Colombian unions demonstrate in support of bills to help the working class and the poor
BOGOTA, Sept. 28 (Reuters) – Thousands of Colombian protesters returned to the streets of major cities on Tuesday to demand once again Congress approve union-backed social policies in favor of the poorest.
Protesters – whose numbers have dropped significantly from their peak earlier this year – also demonstrated against a nearly $ 4 billion tax reform approved this month by Congress and enacted. The unions say it is not doing enough for the working class.
The reform is supposed to benefit 29 million people through emergency basic income payments to 4 million poor families, temporarily free tuition at public universities and technical schools for young people from poor families and medium and wage subsidies for companies that hire women and young people.
“The government is helping families a little, it is not enough help,” Francisco Maltes, head of the Central Workers’ Union (CUT), told Reuters.
Lawmakers are expected to approve a set of union-backed laws that “will fight hunger and inequality,” he said.
These proposals would give a basic income of about $ 236 per month to 7.5 million families for 13 months, as well as free university for students and help for small businesses. Bills have languished since Congress began its current session two months ago.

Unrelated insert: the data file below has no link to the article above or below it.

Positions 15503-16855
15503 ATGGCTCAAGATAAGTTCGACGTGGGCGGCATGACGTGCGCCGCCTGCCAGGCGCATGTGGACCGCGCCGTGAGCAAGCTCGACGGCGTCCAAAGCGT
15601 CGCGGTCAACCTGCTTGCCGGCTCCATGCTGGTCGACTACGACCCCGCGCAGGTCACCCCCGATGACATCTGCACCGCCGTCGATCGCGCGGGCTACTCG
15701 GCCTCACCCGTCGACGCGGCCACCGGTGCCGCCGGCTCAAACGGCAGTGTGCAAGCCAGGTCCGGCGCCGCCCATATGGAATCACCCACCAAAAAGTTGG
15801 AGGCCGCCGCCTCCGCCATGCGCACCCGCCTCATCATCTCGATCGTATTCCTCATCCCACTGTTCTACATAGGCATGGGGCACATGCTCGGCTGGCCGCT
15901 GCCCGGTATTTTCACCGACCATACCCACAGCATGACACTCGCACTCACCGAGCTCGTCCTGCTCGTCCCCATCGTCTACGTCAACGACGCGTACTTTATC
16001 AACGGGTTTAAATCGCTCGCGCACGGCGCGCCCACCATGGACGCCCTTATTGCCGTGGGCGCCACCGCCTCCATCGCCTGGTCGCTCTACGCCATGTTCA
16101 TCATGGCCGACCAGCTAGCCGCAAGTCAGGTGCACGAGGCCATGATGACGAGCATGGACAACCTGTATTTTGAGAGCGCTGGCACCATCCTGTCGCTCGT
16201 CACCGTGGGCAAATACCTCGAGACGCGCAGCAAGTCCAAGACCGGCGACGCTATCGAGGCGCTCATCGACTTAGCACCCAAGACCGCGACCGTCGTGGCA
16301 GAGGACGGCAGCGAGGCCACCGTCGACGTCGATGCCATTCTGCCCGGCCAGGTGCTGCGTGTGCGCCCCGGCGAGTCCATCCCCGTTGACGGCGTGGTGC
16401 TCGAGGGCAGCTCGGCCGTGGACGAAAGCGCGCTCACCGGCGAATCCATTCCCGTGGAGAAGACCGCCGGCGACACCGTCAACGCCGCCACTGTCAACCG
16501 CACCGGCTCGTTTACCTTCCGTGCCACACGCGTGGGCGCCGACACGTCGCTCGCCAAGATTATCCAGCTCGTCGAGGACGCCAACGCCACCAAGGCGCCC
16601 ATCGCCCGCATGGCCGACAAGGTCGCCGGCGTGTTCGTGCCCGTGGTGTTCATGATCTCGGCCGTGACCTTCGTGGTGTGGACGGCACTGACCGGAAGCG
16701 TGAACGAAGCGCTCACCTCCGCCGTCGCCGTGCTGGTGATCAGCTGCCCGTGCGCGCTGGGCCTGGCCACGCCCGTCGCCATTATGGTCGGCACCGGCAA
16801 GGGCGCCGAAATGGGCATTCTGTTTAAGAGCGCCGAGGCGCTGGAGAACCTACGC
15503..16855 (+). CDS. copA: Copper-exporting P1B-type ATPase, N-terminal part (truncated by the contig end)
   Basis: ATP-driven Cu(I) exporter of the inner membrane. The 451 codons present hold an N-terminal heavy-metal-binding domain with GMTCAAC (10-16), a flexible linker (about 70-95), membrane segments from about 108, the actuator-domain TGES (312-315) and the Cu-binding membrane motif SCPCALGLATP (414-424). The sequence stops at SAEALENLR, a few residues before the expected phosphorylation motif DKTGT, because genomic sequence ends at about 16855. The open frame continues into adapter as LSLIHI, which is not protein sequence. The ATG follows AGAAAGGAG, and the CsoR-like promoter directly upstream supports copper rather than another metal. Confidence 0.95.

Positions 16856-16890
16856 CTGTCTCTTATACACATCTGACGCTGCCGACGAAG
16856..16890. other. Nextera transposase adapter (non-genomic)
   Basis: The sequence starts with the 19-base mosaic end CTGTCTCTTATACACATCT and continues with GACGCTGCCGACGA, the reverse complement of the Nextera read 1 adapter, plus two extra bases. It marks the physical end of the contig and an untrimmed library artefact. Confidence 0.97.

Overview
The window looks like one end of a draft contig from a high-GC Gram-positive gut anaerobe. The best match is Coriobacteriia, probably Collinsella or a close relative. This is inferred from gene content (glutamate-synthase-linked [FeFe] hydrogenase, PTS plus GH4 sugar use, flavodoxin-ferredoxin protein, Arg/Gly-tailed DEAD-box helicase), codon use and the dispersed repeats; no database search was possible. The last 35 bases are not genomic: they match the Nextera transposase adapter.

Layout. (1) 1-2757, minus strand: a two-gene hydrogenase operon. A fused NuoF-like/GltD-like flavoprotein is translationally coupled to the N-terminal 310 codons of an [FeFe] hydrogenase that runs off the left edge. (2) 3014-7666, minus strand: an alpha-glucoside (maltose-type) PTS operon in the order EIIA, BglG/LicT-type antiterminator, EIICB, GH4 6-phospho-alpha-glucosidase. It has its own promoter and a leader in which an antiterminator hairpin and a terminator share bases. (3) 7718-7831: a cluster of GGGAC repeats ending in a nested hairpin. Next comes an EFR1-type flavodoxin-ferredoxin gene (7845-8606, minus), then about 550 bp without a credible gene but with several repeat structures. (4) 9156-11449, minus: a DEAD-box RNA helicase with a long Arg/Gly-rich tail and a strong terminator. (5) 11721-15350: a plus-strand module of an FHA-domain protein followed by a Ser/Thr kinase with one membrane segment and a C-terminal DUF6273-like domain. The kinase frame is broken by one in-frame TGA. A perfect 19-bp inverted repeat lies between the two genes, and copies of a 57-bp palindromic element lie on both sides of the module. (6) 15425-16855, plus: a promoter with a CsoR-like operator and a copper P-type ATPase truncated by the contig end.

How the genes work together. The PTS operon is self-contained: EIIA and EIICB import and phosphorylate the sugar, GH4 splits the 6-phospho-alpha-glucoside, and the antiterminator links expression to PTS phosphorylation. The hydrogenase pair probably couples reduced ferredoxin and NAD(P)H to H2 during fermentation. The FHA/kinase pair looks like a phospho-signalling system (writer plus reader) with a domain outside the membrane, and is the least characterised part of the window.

Large demonstrations between April and June led to the withdrawal of a first version of the tax reform and resulted in the resignation of the Minister of Finance.
At least 29 people have been killed in the protests – with many deaths blamed on excessive use of force by police – while roadblocks have resulted in shortages across the country. Read more
A separate group of marchers, mostly women, demonstrated to mark International Safe Abortion Day.
Although Colombia allows abortion in cases of threat to a woman’s health, rape and fatal fetal malformation, activists say the procedure is difficult to perform, especially for rural women.
Reporting by Luis Jaime Acosta Writing by Julia Symmes Cobb; Editing by Aurora Ellis
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